Maryn McKenna has a terrifying “report from the field” of the fast-approaching post-antibiotic world. That we are living in New Zealand amplifies the report only slightly, because this reality is happening everywhere — and the origin of the particular KPC-Oxa 48 bacterium was Vietnam, not NZ.
This week, [health authorities in New Zealand announced] that the tightly quarantined island nation — the only place I’ve ever been where you get x-rayed on the way into the country as well as leaving it — has experienced its first case, and first death, from a strain of totally drug-resistant bacteria. From the New Zealand Herald:
In January, while he was teaching English in Vietnam, (Brian) Pool suffered a brain hemorrhage and was operated on in a Vietnamese hospital.
He was flown to Wellington Hospital where tests found he was carrying the strain of bacterium known as KPC-Oxa 48 – an organism that rejects every kind of antibiotic.
Wellington Hospital clinical microbiologist Mark Jones (said): “Nothing would touch it. Absolutely nothing. It’s the first one that we’ve ever seen that is resistant to every single antibiotic known.”
Pool’s death is an appalling tragedy. But it is also a lesson, twice over: It illustrates that antibiotic resistance can spread anywhere, no matter the defenses we put up — and it demonstrates that we are on the verge of entering a new era in history. Jones, the doctor who treated Pool, says in the story linked above: “This man was in the post-antibiotic era.”
If we really lost antibiotics to advancing drug resistance — and trust me, we’re not far off — here’s what we would lose. Not just the ability to treat infectious disease; that’s obvious.
But also: The ability to treat cancer, and to transplant organs, because doing those successfully relies on suppressing the immune system and willingly making ourselves vulnerable to infection. Any treatment that relies on a permanent port into the bloodstream — for instance, kidney dialysis. Any major open-cavity surgery, on the heart, the lungs, the abdomen. Any surgery on a part of the body that already harbors a population of bacteria: the guts, the bladder, the genitals. Implantable devices: new hips, new knees, new heart valves. Cosmetic plastic surgery. Liposuction. Tattoos.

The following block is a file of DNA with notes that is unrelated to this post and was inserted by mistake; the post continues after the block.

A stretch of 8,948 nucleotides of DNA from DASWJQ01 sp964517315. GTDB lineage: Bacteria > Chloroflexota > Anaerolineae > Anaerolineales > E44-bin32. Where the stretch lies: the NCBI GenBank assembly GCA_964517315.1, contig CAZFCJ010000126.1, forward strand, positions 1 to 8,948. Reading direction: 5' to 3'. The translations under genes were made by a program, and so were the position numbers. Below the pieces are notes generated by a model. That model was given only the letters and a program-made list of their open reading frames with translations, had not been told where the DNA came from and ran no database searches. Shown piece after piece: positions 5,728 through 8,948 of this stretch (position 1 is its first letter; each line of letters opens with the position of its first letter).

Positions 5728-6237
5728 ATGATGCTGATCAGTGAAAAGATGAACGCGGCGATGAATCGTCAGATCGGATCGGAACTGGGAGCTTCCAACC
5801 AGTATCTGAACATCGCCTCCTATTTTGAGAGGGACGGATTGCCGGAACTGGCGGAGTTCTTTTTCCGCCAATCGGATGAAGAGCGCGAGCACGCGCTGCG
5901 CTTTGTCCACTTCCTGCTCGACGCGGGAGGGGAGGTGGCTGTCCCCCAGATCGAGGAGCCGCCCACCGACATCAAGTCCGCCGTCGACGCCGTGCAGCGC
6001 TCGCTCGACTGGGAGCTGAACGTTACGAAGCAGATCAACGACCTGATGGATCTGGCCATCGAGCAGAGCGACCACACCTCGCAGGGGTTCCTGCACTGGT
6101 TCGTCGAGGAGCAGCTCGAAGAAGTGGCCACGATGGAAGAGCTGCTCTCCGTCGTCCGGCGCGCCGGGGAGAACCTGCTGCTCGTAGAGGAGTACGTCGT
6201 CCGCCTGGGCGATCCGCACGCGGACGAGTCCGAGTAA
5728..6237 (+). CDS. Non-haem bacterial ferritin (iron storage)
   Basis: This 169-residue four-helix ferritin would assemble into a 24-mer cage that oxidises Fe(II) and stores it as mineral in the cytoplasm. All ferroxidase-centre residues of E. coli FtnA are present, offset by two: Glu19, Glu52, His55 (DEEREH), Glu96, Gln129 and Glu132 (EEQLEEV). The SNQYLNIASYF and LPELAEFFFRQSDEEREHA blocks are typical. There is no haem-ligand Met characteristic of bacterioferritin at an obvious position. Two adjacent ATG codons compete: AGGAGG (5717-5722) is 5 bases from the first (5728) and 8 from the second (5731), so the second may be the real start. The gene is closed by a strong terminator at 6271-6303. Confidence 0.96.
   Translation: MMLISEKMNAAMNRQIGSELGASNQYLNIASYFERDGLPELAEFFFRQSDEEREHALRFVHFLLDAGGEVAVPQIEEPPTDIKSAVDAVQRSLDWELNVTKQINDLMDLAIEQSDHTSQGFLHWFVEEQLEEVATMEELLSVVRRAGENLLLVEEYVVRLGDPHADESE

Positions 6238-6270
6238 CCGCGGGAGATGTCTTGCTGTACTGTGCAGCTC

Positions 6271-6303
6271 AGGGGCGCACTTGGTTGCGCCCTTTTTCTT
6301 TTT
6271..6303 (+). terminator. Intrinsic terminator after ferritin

We’d lose the ability to treat people after traumatic accidents, as major as crashing your car and as minor as your kid falling out of a tree. We’d lose the safety of modern childbirth: Before the antibiotic era, 5 women died out of every 1,000 who gave birth. One out of every nine skin infections killed. Three out of every 10 people who got pneumonia died from it.
And we’d lose, as well, a good portion of our cheap modern food supply. Most of the meat we eat in the industrialized world is raised with the routine use of antibiotics, to fatten livestock and protect them from the conditions in which the animals are raised. Without the drugs that keep livestock healthy in concentrated agriculture, we’d lose the ability to raise them that way. Either animals would sicken, or farmers would have to change their raising practices, spending more money when their margins are thin. Either way, meat — and fish and seafood, also raised with abundant antibiotics in the fish farms of Asia — would become much more expensive.
The last paragraph I quoted bumps the priority on my todo list – to understand better the realities of agricultural antibiotics. I’m carrying around the idea that the Danes have demonstrated on the farm that pigs could be raised without antibiotics at lower cost, higher productivity and healthier pigs. Yes, the farmers did have to innovate and adopt new husbandry methods. But there must be more to the story than my simple memory.
More important, do not miss Maryn’s new in-depth report “Imagining a Post-Antibiotics Future“.